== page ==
Brilliant Subject, Brilliant Actor
For all the right reasons, The Theory of Everything is an exhausting
movie. As we enter the life of Stephen Hawking (Eddie Redmayne), the 21 year old
Ph.D candidate is racing happily around the Cambridge campus on a bicycle.
Several scenes later a doctor tells the now symptomatic young man that he will
be dead in two years of Motor Neuron Disease. “Your thoughts won’t change, but
no one will know what they are,” the good doctor says as he leaves Hawking
sitting alone in the hospital hall.
This punch to the audience gut arrives just as we have begun to warm to the happy young fellow as he falls shyly in love with Jane (Felicity Jones). He tells her about his dream: to form a single, elegant equation that explains everything in the universe. And Jane, a degree candidate in Language Arts, responds with a mind that darts with wonder through a world of ideas.
As the story unfolds, the thought is inevitable: “That couldn’t happen in real life.” But it did happen in their real lives. Stephen Hawking is still alive in his seventies after a career spent forming his theory (see A Brief History of Time) and receiving honors all over the world. We see the enormity of what he accomplished with his intact brain and Jane’s care and understanding during his devastating disease.
If those are the bare bones of the actual Stephen Hawking story, it would be hard to exaggerate what Eddie Redmanyne and Felicity Jones have done in creating these characters on screen. Jones steers Jane through emotions that range from fierce protection of her husband to pride in his unaffected mind to eventual misery in the daily responsibilities of caring for him and their three children.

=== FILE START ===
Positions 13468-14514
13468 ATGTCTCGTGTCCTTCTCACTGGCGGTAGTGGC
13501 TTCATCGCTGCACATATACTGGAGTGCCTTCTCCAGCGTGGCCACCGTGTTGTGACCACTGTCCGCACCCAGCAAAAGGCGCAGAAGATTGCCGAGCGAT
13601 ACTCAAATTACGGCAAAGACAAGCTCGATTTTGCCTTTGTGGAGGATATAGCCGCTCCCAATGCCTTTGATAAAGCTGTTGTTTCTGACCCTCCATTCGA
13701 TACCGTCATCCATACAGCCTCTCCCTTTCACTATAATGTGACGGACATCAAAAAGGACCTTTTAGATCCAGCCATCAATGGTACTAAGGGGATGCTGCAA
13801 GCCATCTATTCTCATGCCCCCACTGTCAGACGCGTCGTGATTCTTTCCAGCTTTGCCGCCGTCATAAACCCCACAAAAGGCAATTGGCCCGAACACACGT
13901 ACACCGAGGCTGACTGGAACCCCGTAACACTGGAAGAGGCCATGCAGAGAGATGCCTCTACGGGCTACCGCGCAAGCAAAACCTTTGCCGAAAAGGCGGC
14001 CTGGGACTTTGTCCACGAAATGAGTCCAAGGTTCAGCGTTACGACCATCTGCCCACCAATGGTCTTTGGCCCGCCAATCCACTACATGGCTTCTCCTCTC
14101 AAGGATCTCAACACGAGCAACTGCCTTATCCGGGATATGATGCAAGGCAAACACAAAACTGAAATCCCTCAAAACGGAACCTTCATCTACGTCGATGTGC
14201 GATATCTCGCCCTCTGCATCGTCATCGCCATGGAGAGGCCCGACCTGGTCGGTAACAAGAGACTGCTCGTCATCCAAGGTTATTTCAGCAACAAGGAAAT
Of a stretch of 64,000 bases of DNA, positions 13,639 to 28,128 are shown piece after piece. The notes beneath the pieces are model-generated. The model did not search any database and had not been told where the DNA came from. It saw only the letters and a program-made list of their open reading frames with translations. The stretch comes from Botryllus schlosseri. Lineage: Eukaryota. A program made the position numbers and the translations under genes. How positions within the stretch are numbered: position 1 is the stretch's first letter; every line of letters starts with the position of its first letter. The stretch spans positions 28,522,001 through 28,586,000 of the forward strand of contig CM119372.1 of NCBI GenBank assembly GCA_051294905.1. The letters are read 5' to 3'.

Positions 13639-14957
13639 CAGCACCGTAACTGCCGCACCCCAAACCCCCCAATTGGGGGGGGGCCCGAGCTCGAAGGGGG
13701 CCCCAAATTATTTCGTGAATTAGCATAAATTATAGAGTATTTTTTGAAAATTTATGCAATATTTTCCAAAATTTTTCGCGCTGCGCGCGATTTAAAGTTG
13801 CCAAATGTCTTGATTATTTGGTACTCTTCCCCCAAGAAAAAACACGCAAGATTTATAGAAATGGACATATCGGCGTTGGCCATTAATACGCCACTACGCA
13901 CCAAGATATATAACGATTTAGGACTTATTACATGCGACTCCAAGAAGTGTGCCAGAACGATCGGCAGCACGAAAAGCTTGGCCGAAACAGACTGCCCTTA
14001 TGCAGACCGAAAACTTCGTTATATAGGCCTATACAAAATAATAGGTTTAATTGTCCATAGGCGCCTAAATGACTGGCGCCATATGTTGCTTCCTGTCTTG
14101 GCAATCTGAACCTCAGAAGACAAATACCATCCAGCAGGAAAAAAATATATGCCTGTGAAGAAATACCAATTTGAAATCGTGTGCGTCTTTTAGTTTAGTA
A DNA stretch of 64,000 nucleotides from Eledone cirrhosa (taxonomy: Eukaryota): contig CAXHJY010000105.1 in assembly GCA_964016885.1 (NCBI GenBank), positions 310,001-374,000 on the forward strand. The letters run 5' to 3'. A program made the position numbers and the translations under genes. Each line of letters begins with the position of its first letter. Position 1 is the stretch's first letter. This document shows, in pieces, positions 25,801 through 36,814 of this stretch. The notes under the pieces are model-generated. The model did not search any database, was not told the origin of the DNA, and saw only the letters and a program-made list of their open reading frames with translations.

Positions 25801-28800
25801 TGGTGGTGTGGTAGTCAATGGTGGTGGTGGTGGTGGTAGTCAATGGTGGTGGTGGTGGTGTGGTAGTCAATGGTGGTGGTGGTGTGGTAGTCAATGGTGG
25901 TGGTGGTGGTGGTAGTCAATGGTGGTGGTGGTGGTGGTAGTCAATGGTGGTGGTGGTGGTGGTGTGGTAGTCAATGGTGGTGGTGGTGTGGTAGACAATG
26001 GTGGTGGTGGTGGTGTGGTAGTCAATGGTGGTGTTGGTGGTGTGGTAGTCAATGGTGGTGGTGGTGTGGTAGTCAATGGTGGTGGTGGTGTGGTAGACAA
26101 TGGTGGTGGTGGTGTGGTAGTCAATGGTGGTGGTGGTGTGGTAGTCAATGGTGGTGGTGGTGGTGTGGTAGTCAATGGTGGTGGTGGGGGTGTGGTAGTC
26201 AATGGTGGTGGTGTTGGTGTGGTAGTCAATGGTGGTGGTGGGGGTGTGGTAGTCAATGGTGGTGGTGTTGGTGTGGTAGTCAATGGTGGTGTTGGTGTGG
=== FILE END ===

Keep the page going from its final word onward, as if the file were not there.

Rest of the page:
Redmayne takes Hawking from despair after the diagnosis through the next fifty years as a physicist of groundbreaking brilliance. Hawking’s movements, limited and often impossible, are familiar to the public, but Redmayne’s mastery of the condition at all stages of the disease and then in progression during the filming of the movie is extraordinary.
What sets Redmayne’s Hawking apart from most other courageous performances is the way he maintains his droll humor at the worst of times. His responses, often one sentence shots coming through the computerized voice, come from Hawking’s still brilliant mind.
Redmayne and Jones are given fine support by Harry Lloyd as Hawking’s college pal, Dennis Sciama as his professor, and then by the two people they eventually love. Elaine Mason plays his nurse and Charlie Cox is choirmaster Jonathan Hellyer Jones who had been integral in the daily life of caretaking and raising the family before the years took their toll on the Hawkings’ marriage.
Eddie Redmayne’s ability to convey genius, humor, and acceptance even after Hawking couldn’t move his formerly expressive facial muscles is overwhelming. His portrait of a brain undamaged in a body destroyed is a brilliant acting achievement.
Film Critic : JOAN ELLIS
Film Title : The Theory of Everything
Word count : 496
Studio : Focus Features
Running time : 2:03
Rating : PG-13
Copyright (c) Illusion
Return to Ellis Home Page